Mouse and zebrafish vasculature. Credit: Jonathan Epstein, MD.
Neurofibromatosis type I (NF1), also known as von Recklinghausen disease, is one of the most common inherited genetic disorders in humans. Symptoms include curvature of the spine, skin spots, learning difficulties, epilepsy, as well as cardiovascular problems. Researchers led by Jonathan Epstein, MD, Chairman of Penn's Department of Cell and Developmental Biology and Scientific Director of the Penn Cardiovascular Institute, developed a zebrafish model for NF1, which will advance the ability to perform high-throughput chemical screening for new compounds that may one day become treatments. They recently published their findings in the Proceedings of the National Academy of Sciences.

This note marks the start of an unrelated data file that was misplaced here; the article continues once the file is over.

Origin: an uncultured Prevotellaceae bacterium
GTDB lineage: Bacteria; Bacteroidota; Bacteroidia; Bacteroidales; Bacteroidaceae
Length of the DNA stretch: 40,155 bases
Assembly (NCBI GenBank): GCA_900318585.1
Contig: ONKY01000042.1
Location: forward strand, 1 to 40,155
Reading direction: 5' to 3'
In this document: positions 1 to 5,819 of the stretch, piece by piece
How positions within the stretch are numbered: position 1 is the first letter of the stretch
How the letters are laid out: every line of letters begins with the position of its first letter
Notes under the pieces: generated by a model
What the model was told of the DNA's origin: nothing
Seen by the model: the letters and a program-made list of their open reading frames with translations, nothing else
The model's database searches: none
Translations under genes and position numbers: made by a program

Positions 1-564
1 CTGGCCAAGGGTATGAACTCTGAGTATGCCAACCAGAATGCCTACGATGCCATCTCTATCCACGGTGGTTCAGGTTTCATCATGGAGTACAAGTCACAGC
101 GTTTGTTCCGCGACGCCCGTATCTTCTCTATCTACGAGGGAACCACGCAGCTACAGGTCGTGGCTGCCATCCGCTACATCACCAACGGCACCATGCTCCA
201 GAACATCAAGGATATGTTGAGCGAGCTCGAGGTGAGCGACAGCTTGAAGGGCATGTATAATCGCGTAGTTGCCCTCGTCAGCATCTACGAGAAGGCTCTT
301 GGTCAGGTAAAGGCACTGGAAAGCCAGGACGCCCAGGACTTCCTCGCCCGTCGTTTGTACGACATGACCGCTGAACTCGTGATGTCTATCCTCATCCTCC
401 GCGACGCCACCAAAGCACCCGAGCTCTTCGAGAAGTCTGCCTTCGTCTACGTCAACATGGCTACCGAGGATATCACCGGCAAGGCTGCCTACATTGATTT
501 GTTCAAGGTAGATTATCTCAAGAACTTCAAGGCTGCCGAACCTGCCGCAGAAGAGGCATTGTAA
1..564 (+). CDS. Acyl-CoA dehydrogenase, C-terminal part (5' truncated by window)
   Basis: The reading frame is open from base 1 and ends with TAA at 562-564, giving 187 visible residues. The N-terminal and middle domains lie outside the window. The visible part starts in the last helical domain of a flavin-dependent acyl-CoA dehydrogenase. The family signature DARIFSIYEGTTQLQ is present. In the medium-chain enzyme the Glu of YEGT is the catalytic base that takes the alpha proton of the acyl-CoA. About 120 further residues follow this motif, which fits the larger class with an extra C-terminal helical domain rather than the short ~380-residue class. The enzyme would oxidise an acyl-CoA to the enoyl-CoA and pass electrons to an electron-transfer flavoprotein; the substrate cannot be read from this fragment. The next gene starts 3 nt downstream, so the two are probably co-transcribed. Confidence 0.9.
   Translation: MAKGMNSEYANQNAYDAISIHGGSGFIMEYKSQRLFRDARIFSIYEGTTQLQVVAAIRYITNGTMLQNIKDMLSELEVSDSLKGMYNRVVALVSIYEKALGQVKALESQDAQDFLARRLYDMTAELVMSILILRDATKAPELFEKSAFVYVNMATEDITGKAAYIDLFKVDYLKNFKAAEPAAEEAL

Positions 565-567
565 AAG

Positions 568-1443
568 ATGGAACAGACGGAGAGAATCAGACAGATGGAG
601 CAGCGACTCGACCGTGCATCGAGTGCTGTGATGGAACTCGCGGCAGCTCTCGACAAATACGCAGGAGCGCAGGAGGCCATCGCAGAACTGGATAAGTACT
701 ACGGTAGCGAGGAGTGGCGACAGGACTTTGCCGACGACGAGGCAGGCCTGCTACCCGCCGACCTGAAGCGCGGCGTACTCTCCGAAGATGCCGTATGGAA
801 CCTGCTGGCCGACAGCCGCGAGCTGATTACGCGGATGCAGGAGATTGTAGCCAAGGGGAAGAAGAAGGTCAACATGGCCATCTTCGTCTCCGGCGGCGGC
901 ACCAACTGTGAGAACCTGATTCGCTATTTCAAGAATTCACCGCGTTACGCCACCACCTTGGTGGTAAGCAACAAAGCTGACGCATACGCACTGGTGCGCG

Because zebrafish develop rapidly, are transparent when young, and can be easily bred in large numbers, this new animal model will dramatically increase the screening capacity, notes Epstein. In addition, scientists will be able to identify other genes and molecular pathways that affect disease progression by performing genetic screens in the model. These discoveries will provide new opportunities for drug development for NF1.